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In Ancien Régime France, a menin (French pronunciation: [mənɛ̃]) was one of six gentlemen who were particularly attached to the person of the dauphin. They were also known as gentilshommes de la manche. The word originates in the Portuguese word menino (masculine) or menina (feminine, as in the title of the Vélasquez painting Las Meninas), meaning small or cute, where it denoted a young nobleman made a companion to the royal children. The word was used in France for the first time in 1680 when the household of the Grand Dauphin was set up.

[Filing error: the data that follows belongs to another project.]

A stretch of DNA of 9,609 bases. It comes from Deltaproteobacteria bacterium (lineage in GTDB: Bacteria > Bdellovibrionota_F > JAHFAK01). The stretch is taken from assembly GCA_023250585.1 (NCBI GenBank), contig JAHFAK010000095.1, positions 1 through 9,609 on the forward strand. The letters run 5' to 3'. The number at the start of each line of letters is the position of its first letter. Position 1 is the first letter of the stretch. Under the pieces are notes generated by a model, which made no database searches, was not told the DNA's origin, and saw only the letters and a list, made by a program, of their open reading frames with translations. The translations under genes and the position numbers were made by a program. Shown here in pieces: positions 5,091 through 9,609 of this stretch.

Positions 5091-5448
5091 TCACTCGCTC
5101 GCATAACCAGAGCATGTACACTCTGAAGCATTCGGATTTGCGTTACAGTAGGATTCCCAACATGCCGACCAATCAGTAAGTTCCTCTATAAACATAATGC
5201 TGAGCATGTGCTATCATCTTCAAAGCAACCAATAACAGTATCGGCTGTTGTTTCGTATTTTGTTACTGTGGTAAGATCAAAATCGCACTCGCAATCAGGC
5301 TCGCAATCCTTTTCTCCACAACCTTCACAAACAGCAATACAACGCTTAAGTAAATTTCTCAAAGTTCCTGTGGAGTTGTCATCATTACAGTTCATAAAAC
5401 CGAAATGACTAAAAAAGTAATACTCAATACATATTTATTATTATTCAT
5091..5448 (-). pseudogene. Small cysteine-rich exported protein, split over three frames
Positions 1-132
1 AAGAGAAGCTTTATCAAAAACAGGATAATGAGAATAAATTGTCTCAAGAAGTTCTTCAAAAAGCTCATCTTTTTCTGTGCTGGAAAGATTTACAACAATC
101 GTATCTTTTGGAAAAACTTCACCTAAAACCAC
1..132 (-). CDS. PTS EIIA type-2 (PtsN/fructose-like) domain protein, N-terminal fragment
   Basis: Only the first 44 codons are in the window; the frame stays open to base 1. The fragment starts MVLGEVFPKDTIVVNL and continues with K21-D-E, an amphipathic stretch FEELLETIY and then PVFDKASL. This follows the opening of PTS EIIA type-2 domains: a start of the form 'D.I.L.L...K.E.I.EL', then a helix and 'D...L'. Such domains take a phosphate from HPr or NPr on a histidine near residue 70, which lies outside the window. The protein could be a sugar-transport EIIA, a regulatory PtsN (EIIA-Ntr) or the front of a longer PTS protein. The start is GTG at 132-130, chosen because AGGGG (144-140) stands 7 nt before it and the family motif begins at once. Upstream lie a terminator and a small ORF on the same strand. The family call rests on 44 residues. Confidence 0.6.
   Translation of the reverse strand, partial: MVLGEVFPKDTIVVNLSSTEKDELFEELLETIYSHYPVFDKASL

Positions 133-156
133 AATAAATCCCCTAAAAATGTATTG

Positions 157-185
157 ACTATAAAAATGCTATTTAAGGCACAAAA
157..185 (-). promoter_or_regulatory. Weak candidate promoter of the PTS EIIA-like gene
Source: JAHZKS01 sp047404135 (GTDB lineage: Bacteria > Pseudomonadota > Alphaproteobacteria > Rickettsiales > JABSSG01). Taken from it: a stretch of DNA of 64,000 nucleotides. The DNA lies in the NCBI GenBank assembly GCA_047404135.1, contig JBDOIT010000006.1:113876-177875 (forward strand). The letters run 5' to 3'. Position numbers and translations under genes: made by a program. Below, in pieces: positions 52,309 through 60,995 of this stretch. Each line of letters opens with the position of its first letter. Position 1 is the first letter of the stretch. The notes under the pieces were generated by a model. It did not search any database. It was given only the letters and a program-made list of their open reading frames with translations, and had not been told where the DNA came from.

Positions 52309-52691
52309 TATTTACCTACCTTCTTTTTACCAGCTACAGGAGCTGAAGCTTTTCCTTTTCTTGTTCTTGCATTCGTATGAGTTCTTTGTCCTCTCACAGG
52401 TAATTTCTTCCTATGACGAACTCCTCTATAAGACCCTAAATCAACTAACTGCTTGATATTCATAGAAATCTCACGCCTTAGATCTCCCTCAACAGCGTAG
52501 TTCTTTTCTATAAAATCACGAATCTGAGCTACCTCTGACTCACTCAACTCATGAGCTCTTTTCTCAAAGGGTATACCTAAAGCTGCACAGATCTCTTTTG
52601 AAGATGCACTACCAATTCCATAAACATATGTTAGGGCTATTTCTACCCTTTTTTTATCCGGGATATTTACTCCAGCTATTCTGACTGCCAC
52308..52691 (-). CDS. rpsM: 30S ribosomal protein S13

Holders of this office during the Ancien Régime included marquis de Dangeau, the marquis de Mimeure and the comte du Muy. The Bourbon Restoration saw the return of many old court offices, and the duc d'Angoulême (dauphin from the accession of Charles X in 1824) also had menins, including the marquis d'Osmond.